Thursday, 30 November 2017

Diversity: we need to change mind sets

The December Vogue with Adwoa Aboah on its cover


Fashion has begun to  pay attention  to the issue of diversity. Fashion students at major colleges seem to be routinely  engaged in projects which deal with diversity; some of these projects are good, some are a little trite, but they all point to a significant effort being made by trainers  to educate a new generation of fashion professionals to think differently. The appointment of a new Chief Editor at Vogue UK, Edward Enninful,  who has been quite vocal about diversity,  signals that changes are afoot, though so far, as pointed out by Jacynth Basset in her brilliant podcast we have seen 'established' diversity, meaning that the faces featured in December Vogue, the first edited by Ghanaian born Enninful and focused on a celebration of Britishness,  were very much part of the  establishment - Naomi Campbell, Victoria Beckham, the Mayor of London, Salman Rushdie. And Adwoa Aboah, British model of the moment, with a Ghanaian connection.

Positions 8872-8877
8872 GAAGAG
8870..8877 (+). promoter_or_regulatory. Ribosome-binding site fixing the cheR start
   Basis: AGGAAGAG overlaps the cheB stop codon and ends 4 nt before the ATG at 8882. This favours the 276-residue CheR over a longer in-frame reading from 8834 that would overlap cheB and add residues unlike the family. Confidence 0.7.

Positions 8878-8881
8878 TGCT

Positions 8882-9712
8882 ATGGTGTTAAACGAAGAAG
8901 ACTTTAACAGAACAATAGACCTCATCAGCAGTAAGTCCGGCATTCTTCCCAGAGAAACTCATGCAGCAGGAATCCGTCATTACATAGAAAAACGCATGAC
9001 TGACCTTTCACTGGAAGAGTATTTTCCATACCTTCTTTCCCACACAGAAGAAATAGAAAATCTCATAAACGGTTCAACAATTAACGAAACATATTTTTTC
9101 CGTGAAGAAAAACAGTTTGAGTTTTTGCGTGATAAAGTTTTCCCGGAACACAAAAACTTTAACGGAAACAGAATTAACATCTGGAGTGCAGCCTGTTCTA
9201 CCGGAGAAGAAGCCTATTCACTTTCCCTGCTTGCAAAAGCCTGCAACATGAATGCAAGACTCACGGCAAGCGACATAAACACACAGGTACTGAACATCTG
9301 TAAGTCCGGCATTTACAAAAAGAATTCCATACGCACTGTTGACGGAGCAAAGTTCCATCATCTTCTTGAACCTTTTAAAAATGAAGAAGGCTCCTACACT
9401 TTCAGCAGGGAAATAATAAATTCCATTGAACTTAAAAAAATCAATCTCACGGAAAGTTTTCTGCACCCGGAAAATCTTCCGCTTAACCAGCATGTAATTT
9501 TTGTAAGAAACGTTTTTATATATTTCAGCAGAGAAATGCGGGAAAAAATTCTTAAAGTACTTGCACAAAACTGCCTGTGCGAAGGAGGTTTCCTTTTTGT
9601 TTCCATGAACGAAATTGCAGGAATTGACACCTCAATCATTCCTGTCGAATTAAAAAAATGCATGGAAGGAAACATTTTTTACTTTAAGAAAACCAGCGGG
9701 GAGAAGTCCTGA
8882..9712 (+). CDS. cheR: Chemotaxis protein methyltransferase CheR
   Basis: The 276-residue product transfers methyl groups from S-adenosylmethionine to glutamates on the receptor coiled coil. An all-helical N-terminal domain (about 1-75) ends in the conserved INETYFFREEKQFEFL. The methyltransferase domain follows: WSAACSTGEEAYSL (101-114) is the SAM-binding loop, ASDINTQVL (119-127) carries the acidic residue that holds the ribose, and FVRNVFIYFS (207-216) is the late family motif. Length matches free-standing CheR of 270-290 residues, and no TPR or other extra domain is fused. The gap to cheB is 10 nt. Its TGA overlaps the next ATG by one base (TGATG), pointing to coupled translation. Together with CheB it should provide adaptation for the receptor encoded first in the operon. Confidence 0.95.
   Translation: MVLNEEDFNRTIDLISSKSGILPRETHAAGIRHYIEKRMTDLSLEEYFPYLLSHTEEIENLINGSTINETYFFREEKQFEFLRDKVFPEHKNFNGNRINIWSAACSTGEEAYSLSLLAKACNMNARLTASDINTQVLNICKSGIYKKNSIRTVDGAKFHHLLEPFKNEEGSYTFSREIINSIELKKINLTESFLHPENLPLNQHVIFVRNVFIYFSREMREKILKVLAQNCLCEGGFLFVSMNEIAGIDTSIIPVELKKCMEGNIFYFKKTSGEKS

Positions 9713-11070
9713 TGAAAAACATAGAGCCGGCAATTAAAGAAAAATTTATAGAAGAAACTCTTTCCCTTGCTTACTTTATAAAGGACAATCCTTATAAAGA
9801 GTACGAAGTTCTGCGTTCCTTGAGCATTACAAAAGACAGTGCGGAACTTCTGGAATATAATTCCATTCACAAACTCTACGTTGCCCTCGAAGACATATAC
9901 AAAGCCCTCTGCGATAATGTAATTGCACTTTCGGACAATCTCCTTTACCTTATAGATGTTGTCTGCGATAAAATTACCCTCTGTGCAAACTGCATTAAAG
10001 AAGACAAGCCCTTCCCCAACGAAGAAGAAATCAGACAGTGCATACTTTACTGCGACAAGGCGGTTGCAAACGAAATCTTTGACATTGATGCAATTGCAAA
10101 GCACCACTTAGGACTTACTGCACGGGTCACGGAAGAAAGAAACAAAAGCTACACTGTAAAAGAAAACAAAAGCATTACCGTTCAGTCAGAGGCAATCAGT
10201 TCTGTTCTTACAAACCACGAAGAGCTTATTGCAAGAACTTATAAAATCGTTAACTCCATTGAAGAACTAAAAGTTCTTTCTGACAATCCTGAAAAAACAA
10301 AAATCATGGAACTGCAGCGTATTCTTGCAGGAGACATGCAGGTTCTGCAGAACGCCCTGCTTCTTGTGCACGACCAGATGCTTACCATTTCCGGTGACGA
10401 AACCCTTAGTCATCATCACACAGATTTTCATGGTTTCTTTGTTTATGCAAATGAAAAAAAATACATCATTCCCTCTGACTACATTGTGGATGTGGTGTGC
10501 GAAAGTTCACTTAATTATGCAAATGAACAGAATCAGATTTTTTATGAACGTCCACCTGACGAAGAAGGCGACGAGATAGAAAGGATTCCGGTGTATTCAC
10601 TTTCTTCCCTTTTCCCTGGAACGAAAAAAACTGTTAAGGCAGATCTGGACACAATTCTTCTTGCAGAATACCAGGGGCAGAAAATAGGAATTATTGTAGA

We need be aware that diversity is not about ticking boxes and having a superficial make over. Diversity can truly come about by changing people's mind sets and by acknowledging that fashion is truly global, an industry and a  creative expression of  different cultures and societies perceived to be  on an equal footing. In the light of what global capitalist expansion is about this equality is often no more than wishful thinking. 
But there is another aspect that needs to be considered, that of perceptions of beauty and beauty standards, something that is very relevant to modelling. 
A recent article in the Business of Fashion discussed the rise of Indian models on the international scene. This is clearly tied, says the author, to the growth  of the fashion industry in a country such as India, where there is an economically powerful middle class and a strong demand for luxury goods. Yet at some point, in the original version of the article, the author wrote, infelicitously,  that Indian models though  not  the tallest or prettiest of girls  are nevertheless achieving international success.  The article was later amended changing that  ambiguous  word choice to "the tallest or prettiest by Western -centric standards of beauty", which had apparently been edited out.

Article in the business of fashion
It was an omission  that clearly changed the import of the article, which was meant to be celebratory, but which ended up sounding dismissive of Indian models.